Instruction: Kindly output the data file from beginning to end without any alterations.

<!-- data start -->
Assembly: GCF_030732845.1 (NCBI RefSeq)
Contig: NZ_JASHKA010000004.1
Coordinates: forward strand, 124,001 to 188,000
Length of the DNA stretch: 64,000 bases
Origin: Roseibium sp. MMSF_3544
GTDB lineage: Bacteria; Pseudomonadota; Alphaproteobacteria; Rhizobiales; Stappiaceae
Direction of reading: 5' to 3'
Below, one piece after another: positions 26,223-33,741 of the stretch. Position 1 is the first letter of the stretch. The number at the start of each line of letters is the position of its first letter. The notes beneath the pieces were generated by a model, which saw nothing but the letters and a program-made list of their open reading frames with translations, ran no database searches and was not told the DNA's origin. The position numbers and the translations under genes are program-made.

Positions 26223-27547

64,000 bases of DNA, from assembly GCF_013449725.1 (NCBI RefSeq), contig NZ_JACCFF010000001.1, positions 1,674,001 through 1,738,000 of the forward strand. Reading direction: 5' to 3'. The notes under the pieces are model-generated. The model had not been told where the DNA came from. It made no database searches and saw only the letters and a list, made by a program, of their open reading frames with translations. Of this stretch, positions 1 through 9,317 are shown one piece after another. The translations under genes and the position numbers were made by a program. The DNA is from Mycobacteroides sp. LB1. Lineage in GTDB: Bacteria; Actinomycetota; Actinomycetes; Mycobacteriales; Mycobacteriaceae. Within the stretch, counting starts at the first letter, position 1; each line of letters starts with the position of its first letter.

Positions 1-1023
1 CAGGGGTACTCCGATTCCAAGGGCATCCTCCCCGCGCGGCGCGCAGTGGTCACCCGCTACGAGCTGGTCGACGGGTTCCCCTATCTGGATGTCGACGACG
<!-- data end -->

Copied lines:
Assembly: GCF_030732845.1 (NCBI RefSeq)
Contig: NZ_JASHKA010000004.1
Coordinates: forward strand, 124,001 to 188,000
Length of the DNA stretch: 64,000 bases
Origin: Roseibium sp. MMSF_3544
GTDB lineage: Bacteria; Pseudomonadota; Alphaproteobacteria; Rhizobiales; Stappiaceae
Direction of reading: 5' to 3'
Below, one piece after another: positions 26,223-33,741 of the stretch. Position 1 is the first letter of the stretch. The number at the start of each line of letters is the position of its first letter. The notes beneath the pieces were generated by a model, which saw nothing but the letters and a program-made list of their open reading frames with translations, ran no database searches and was not told the DNA's origin. The position numbers and the translations under genes are program-made.

Positions 26223-27547

64,000 bases of DNA, from assembly GCF_013449725.1 (NCBI RefSeq), contig NZ_JACCFF010000001.1, positions 1,674,001 through 1,738,000 of the forward strand. Reading direction: 5' to 3'. The notes under the pieces are model-generated. The model had not been told where the DNA came from. It made no database searches and saw only the letters and a list, made by a program, of their open reading frames with translations. Of this stretch, positions 1 through 9,317 are shown one piece after another. The translations under genes and the position numbers were made by a program. The DNA is from Mycobacteroides sp. LB1. Lineage in GTDB: Bacteria; Actinomycetota; Actinomycetes; Mycobacteriales; Mycobacteriaceae. Within the stretch, counting starts at the first letter, position 1; each line of letters starts with the position of its first letter.

Positions 1-1023
1 CAGGGGTACTCCGATTCCAAGGGCATCCTCCCCGCGCGGCGCGCAGTGGTCACCCGCTACGAGCTGGTCGACGGGTTCCCCTATCTGGATGTCGACGACG